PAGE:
The Scent of a Woolen, by Deb Witwicki

The Scent of a Woolen, by Deb Witwicki

The life cycle of wool, from sheep to shop and onto the needle, is bred in the bone of Fibre Nook co-owner Ros Gullickson. She was born in the little town of Bairnsdale in southeastern Victoria, Australia. Her grazier father raised sheep and cattle and grew such crops as barley and oats on a farm in a small community near the Gippsland Lakes.
 
Young Ros loved the freedom of living on the land, “being able to ride the horse” through the open country. “Of course, as farmers, our livelihood depended on the weather. When I was 11 years old, we had a severe drought; it lasted a few years,” recalls Ros. “The wind swept the dry top soil against the fences. My parents and I spent those years feeding oats and other grains to the sheep as the ground was literally bare earth. We even set up a hospital paddock to try to nurse some back to health. Our cattle ended up at the other end of the state as my parents paid to have them graze on non-drought land, trying their best to keep the farm and the animals alive.
 
“One year we raised 43 poddy (orphaned) lambs, feeding them milk from specialized galvanized drums equipped with teat-like spouts. We needed to stay with them as they fed to make sure they all got their share and some didn’t push others away from the milk.”
 
“You had to get on with your siblings. They were your entertainment,” says Ros. Farm finances and the distance to town limited her ability to take part in after-school activities. Ros has two sisters as well as her brother but she is six and a half years younger than the next in line so by the time she was finished primary school, the others had left home. She learned early on how to be content keeping her own company.
 
The Gullickson’s raised Merino sheep, a breed prized for the fineness of its wool. Ros took an active part in shearing, which was scheduled for September school holidays so the children could help out. She brought the sheep to the shearing shed and back to the paddock and swept up around the shearers to get rid of the short fleece (locks) from the sheeps’ legs. The fleece was picked up from the feet of the shearer and thrown onto a table where a wool classer would assess its value (partially determined by the length, strength and the number of crimps in the staple). The fleeces were finally put it in a wool press and condensed into bales. The family sent the bales to Melbourne to be auctioned off to large manufacturers, primarily in Australia and Italy and later on, in the late 1970s and 1980s, in China.
Ros’ family purchased their yarn from local stores. "I don’t even remember starting to knit,” laughs Ros. During the drought, she and her mother knit sweaters for a local woolen mill using the mill’s stock, “yarns with lots of lanolin in them. Thus began my love of wooly wool! It always takes me back to working with the sheep! My mother and grandmother both knit and it was just something we always did.” Ros knit sweaters and mittens and was surprised recently to hear from an old boyfriend who still had a sweater she had made him over 40 years ago.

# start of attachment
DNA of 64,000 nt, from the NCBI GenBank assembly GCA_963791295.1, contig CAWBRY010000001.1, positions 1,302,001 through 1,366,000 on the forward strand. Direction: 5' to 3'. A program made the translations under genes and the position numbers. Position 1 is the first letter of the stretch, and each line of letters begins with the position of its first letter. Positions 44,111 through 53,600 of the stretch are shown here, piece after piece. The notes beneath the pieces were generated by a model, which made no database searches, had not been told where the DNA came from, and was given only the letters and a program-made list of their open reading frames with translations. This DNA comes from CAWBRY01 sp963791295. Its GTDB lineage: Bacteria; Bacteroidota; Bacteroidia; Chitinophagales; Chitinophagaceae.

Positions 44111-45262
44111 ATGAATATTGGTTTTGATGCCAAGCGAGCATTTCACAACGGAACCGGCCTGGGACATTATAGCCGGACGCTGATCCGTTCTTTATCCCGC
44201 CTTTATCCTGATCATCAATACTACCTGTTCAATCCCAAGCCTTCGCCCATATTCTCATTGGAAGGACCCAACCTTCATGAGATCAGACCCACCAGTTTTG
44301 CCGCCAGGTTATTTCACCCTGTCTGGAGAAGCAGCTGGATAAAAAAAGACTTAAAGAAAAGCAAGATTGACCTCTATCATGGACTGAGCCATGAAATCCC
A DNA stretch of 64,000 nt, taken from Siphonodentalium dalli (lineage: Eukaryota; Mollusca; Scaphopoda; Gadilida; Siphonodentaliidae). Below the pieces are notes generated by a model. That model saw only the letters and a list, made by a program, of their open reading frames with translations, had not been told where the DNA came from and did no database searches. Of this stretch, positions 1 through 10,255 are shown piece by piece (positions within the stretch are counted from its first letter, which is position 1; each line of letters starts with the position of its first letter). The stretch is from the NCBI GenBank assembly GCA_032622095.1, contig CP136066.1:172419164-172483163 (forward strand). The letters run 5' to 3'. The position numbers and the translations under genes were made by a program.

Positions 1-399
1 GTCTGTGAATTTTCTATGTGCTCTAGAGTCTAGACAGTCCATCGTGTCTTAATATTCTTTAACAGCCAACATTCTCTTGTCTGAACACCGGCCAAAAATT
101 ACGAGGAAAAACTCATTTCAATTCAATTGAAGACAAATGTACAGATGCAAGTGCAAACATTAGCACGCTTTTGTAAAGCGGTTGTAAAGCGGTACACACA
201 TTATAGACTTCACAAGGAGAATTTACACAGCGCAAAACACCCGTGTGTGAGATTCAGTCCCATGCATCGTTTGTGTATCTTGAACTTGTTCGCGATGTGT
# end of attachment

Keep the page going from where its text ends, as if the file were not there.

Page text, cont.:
At 18, Ros went to Melbourne to attend university where she studied biology and then nursing. She continued to return to work on the farm on holidays. She has also knit throughout her life, except for a ten-year period when she, her husband and two daughters moved to the tropics of North Queensland, where she took up quilting.
 
Ros lived in the Falkland Islands for over two years before coming to Edmonton in 2001. She had a difficult time finding the kinds of yarns she prefers in this city. “I like anything from soft, fluffy mohairs,” she says, “to alpacas and more rustic yarns, stuff that smells like wool.” Her nose for lanolin had been cultivated early on.
 
In Edmonton, Ros worked as a registered nurse and joined up with a local knitting group called the Woolies. Members often lamented the city’s shortage of yarn stores; some even travelled to Calgary to shop for their yarn. “We knew there was a market and the concept of The Fibre Nook just grew from there,” says Ros.
 
“It was a leap of faith,” claims Ros, “trusting that I could find stuff that people would be interested in.” Judging from the following The Fibre Nook has drawn since it opened in 2017, knitters and crocheters indeed seem to be interested in what the shop has to offer. Both Ros and co-owner Leslie Latta kept their day jobs. Ros worked for 33 years as a Registered Nurse and currently is treasurer of her union local of the United Nurses of Alberta, a posting that fits well with her abiding interest in fairness and social justice.
 
At The Fibre Nook, Ros’ nose for yarn is put to work stocking the store. She purchases yarn primarily from large and small companies but also directly from the mills, including Custom Woolen Mills, a small family-run operation near Carstairs, Alberta. She would like to source directly from local mills more in the future. The Fibre Nook’s yarns come from animals in Europe, South America, Australia, New Zealand, United States and, of course Canada. The shop also purchases yarn from hand dyers. Both Leslie and Ros work some shifts in the store and share responsibility for the demands of entrepreneurial life.
 
They are both grateful for the support of clients and their dedicated staff through the Covid pandemic. “I haven’t had to worry about the shop at all,” notes Ros. In her home life, the social distancing has yielded some 13 pairs of socks, two sweaters and at least one shawl. Ros has two daughters and two grandchildren.
 
“Creating The Fibre Nook has brought me full circle,” says Ros. “My one regret is that my parents didn’t live to see me with the shop. My mother and, especially my father, would have been so happy to see the circle completed.”

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